Monday, March 17, 2014

Raising Welsh Harlequin Ducklings - Week Two


Raising Welsh Harlequin Ducklings

On March 3, 2014 my Welsh Harlequin Ducklings hatched at Metzer Farms and arrived at my house on March 5, 2014. To view the Raising Welsh Harlequin Ducklings- Arrival Day Click Here

Today is March 17, 2014 and my ducklings are now two weeks old.

Being two weeks old means they have double in size and since and are much bigger now from when they hatched.   I have had to move them from their brooder located inside the house to a temporary pen / brooder out in the garage.   Over the past two weeks they have eaten almost 20# of starter /grower and drink about 1 1/2 gallons of water a day.  They also enjoy making a mess and playing in the water, ducklings just want to have fun.

Additionally being two weeks of age means that (according to  Storey's Guide to Raising Poultry, 4th Edition: Chickens, Turkeys, Ducks, Geese, Guineas, Gamebirds) you change the duckling diet from one that contains 20+% protein to one around 16-17% protein.  Unfortunately Rhode Island feed stores don't carry any waterfowl feed so I will have to augment the current starter/grower feed with 25% old fashion oats.  I have also started giving them some brewers yeast to supplement their Vitamin B (niacin) intake to ensure they have strong legs to waddle with.




They should start growing in their feathers soon and as soon as I can build the duck barn they will be moving to their permanent home.

Stay tuned for further updates....

Wednesday, March 5, 2014

Raising Welsh Harlequin Ducklings - Arrival Day


Raising Welsh Harlequin Ducklings 

On March 5th, 2014 I received my Welsh Harlequin Ducklings from Metzer Farms.

I ordered 10 females and 2 males from Metzer Farms and was shipped 10 females, 2 males and one straight run duckling.  Two females died in transport.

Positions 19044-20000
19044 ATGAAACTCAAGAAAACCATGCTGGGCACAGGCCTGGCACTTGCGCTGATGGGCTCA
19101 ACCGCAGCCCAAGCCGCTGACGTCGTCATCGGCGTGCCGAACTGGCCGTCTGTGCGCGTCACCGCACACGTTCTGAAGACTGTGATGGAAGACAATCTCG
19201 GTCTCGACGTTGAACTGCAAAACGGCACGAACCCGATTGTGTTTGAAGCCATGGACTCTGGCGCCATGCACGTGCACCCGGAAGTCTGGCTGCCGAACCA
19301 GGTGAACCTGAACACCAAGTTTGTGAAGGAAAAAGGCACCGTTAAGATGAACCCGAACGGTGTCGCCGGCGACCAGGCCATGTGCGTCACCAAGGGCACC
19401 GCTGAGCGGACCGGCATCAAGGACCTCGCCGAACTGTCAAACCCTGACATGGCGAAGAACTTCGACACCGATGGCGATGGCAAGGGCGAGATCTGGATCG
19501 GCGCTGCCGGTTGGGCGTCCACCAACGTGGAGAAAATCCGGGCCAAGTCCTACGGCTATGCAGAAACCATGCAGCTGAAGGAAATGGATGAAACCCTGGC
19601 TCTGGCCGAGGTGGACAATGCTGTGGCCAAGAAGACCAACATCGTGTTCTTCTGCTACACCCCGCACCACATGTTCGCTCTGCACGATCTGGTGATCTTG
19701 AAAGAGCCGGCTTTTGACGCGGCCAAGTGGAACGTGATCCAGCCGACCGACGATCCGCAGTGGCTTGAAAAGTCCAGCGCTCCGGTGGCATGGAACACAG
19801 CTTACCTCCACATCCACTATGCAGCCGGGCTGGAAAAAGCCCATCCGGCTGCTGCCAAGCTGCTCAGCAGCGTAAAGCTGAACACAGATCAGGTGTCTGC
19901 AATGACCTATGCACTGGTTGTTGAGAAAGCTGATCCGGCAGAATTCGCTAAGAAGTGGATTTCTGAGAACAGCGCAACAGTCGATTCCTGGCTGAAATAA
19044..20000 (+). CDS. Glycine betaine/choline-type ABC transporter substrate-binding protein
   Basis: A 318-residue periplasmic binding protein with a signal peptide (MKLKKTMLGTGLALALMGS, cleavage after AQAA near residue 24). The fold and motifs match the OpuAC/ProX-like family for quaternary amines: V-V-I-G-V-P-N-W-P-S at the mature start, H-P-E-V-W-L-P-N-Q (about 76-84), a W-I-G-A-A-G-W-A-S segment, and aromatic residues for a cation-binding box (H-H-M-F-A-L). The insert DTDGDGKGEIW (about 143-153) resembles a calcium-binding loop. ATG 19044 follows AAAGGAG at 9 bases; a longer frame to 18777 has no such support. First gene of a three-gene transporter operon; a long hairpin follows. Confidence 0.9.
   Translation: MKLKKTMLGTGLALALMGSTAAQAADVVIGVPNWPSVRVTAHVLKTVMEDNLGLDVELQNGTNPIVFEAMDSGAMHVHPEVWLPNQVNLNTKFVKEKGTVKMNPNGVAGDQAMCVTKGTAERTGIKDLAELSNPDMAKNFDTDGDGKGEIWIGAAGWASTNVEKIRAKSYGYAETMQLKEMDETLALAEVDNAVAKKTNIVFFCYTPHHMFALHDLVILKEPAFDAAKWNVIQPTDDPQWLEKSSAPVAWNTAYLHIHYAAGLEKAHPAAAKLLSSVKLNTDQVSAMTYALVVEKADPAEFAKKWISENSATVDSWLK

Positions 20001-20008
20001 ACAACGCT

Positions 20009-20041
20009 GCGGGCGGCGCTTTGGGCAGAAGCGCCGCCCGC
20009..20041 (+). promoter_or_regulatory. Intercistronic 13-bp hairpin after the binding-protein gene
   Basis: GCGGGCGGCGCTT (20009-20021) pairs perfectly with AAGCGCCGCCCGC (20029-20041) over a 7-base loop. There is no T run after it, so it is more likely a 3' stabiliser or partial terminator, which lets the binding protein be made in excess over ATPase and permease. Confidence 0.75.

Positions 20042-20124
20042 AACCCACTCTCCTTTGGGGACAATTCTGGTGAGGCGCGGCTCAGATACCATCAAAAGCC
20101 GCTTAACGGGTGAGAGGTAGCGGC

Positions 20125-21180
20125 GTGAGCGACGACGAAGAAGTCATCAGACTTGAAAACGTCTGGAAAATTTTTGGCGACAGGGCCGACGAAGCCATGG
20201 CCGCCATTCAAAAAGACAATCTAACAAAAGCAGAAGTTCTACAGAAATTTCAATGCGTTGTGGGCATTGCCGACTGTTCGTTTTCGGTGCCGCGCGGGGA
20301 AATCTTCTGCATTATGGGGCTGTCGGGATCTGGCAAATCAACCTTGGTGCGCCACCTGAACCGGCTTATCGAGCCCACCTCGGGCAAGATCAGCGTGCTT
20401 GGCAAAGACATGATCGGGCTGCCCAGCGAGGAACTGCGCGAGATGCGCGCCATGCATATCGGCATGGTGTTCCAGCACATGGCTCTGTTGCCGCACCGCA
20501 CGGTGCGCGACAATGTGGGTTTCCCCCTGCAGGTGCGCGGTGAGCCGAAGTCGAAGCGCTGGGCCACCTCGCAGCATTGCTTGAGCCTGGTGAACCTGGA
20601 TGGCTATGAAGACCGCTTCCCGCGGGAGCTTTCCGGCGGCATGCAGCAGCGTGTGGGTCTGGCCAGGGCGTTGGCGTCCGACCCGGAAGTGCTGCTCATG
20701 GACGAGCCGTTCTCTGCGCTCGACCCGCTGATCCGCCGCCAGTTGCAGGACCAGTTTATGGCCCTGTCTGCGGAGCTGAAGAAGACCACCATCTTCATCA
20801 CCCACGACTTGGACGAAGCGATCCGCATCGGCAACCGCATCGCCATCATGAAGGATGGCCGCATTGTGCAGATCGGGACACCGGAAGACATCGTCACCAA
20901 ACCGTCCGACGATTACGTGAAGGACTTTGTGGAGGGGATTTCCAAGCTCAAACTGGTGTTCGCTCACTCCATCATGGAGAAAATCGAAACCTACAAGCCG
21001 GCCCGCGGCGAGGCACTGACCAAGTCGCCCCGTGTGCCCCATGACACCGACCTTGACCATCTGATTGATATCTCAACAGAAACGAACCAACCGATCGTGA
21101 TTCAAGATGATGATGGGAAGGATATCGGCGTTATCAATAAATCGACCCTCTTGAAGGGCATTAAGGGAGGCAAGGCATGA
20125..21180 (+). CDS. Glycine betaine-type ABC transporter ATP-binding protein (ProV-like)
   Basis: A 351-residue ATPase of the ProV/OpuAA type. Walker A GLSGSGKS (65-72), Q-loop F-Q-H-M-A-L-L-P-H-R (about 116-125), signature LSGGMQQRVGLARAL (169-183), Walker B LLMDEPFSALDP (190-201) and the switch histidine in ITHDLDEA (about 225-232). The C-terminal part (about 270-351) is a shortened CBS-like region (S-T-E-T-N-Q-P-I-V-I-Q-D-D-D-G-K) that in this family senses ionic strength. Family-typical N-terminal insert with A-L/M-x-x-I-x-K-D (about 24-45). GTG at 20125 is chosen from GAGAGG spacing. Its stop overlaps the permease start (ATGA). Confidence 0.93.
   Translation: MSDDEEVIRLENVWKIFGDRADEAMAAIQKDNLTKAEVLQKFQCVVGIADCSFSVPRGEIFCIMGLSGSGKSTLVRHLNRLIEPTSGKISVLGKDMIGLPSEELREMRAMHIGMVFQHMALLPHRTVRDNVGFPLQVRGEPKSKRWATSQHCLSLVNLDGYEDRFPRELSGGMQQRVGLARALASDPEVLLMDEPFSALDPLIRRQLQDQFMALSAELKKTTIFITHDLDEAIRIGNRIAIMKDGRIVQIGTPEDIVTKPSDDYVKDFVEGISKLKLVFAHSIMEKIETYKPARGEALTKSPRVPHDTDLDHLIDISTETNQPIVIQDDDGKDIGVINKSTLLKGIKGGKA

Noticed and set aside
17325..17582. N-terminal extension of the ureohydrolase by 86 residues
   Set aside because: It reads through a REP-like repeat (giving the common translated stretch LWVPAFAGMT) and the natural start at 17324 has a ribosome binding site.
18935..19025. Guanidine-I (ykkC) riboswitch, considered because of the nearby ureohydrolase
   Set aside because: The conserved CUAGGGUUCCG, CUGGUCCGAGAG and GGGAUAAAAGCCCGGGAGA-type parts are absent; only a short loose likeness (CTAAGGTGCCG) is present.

The Cost for the Ducklings:
  • 12 @ $6.65 (Plus) $22.20 for sexing charge (Plus) $16.45 for shipping = $118.45

Metzer Farm was very accommodating and refunded me the cost of the two lost females.

The ducks arrived in the following box
 at the Post Office in Coventry, RI.

Here is the brooder that I have set up for them along with
 the supplies needed for their first few weeks:

Here the ducklings day one exploring and making themselves at home:

The approximate cost for the duckling and supplies needed for this project:

Ducks- $118.00
Brooder- $60.00
Food- $8.00
Feeders (both duckling and future duck size)- $25.00

Total Cost To Date: $211.00

Check back soon as I will be posting additional post on their progress and building the duck coop.

Sunday, March 2, 2014

NOMADIC CHEF: The Ducklings Are Coming, Raising Welsh Harlequin ...

NOMADIC CHEF: The Ducklings Are Coming, Raising Welsh Harlequin ...: The Ducklings are coming, The Ducklings are coming After two years of anticipation and trying to decide whether  I wanted to raise chi...

The Ducklings Are Coming, Raising Welsh Harlequin Ducks

The Ducklings are coming, The Ducklings are coming

After two years of anticipation and trying to decide whether  I wanted to raise chickens or ducks I have decided to raise ducks.

I have decided to raise ducks, but just not any ducks, I have decided that the Welsh Harlequin duck from Metz Farms.  are the ducks for me.

According to Metz Farms the Welsh Harlequin is a fairly new breed, developed by Leslie Bonnett in Wales from two off-colored Khaki Campbell ducklings in 1949. They came to the United States in 1968 and were accepted into the American Poultry Association in 2001 in the Light Duck class. They are becoming a very popular breed due to their multipurpose characteristics.

They have excellent egg production abilities due to their Khaki Campbell background yet retain the instinct to sit and hatch a nest full of ducklings. They are calm, inquisitive and excellent foragers. 

They can also make an outstanding dressed bird as their under-feathers are almost exclusively white making their carcass as pretty as a pure white bird. Interestingly, they can be sexed after hatching with 90% accuracy by their bill color. Darker bills mean a male and lighter bills ending in a dark spot are normally females. Within several days this distinction disappears. They are also a beautiful bird, especially the feather patterns and colors on the adult females.

The ducklings are scheduled to arrive on March 5th 2014. I will have to pick them up at the Coventry, RI post office.

Here are some stock photos from Metz Farm

 Here is the future first home for the ducklings: My Home-Made Brooder